It’s the simultaneity of approach that will help you to address this challenge in a systemic way.

All the best

Mohan M Prasad


Reace January 20, 2010 at 4:44 pm

Very good advice to address an all too common perspective that is singular in scope (i.e. “my coworkers/manager/company is picking on me because I am _____________”). The individuals with this perspective frequently are not able to extrapolate beyond themselves the impact of their absenteeism on others. The expectations that individuals will come to work on time; come to work everyday scheduled to be there; and, do the job that the individuals are paid (and agreed) to do is often negated by whatever personal external factors that individuals find as a “good” reason to not meet the expectations – this is with the understanding that reasons that meet company policy, local, state or federal criteria or automatically “good” reasons.
It is nice to read guidance that attempts to realign this type of self-centered/self-serving assessment of what seems to be discriminatory acts.


hwk January 20, 2010 at 2:22 pm

I think the best advice is to use vacation days. Nothing makes co-workers as angry as seeing a coworker who is never at work due to illness or family obligations then turn around and take a vacation. It is just as discriminatory to expect childless workers to always stay late or pick up the slack because they have chosen to remain childless or because their marriage is intact. I have a 5 year old and have to take time off when he gets sick, has an appt, or his preschool is closed. So I arrange with as much advance notice as possible for these events and forgo the summer road trip to use my vacation time to attend to them.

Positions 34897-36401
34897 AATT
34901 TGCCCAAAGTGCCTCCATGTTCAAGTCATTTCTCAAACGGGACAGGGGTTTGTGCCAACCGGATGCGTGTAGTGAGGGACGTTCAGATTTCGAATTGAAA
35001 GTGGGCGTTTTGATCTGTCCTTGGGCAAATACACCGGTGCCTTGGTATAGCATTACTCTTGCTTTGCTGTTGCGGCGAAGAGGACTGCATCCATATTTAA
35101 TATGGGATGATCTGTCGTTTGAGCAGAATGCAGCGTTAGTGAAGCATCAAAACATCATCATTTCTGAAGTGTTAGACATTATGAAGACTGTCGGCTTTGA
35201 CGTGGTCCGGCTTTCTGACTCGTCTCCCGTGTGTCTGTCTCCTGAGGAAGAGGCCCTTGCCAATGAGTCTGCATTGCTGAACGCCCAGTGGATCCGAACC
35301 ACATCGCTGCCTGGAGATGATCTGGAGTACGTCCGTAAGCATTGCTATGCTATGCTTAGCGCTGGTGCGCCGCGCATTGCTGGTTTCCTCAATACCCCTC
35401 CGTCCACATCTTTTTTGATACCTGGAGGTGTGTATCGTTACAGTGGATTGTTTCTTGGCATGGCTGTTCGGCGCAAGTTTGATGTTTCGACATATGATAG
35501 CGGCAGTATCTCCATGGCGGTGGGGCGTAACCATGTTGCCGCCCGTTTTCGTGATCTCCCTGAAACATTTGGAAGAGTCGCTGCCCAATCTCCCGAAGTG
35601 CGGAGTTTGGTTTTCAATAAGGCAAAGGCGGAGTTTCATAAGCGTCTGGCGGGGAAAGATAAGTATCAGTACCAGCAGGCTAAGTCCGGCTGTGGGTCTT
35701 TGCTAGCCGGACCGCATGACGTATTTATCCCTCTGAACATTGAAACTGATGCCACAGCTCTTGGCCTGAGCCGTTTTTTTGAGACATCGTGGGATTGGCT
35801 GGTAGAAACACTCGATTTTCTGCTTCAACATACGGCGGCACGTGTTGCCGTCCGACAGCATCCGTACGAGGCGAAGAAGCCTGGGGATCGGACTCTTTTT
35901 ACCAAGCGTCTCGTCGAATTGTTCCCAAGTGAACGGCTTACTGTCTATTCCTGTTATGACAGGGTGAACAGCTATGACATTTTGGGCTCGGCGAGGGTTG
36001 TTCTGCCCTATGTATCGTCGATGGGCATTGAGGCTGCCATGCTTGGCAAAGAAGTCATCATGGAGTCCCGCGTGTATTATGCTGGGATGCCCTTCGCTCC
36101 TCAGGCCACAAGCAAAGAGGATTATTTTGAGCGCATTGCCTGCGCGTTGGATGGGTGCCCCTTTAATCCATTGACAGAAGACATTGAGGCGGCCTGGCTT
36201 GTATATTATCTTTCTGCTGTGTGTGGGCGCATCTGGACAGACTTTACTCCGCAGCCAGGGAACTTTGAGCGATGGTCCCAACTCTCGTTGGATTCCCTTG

Terri January 20, 2010 at 2:22 pm

I am a single mom in my dept as well and to top it off no other coworker have children, only spouses or significant others. They don’t have to use their vacation time/personal time to cover for anyone but themselves. I on the other hand, have to use personal and/or vacation when my son is sick. I felt tension in the office and at one of my reviews my Director informed me I take off too many times and it is inconveient for the rest of the staff to cover for me (which no one does anyone), but I believe he had to tell me because there might have been complaints. So I did the smart thing, I signed up for FMLA (Family Medical Leave Act) to cover my butt when it comes to my child and illnesses. On top of that I am a chronic migraine sufferer and sometimes I require 3 days off after a narcotic shot, so I am covered under the FMLA as well. My reviews have been exceptional when it comes to my job and my performance only the absences from work have been noted. So, in all honesty, sign up for FMLA and keep yourself covered. I agree that doing a good job while you are at work is good. I also keep track of projects I have managed, completed and how long for my review time. As for working through lunch or taking things home, you should follow the company policy. My company policy is no working through lunch or taking things home, however at the Director’s discretion you may be able to stay late, cut your lunch short or anything he/she feels is ok.


Kathy January 20, 2010 at 1:52 pm

Caution – if you’re paid hourly, working through lunch or taking assignments home may be in violation of the Fair Labor Standards Act, unless you’re paid overtime. Don’t put your employer in the situation of unknowingly violating the FLSA.


Teresa January 20, 2010 at 1:33 pm

I would suggest trying to make Dr. appointments during your lunch hour. This may mean you may have to take a late lunch, but would help not missing work and co-workers will see that you are trying to juggle your time .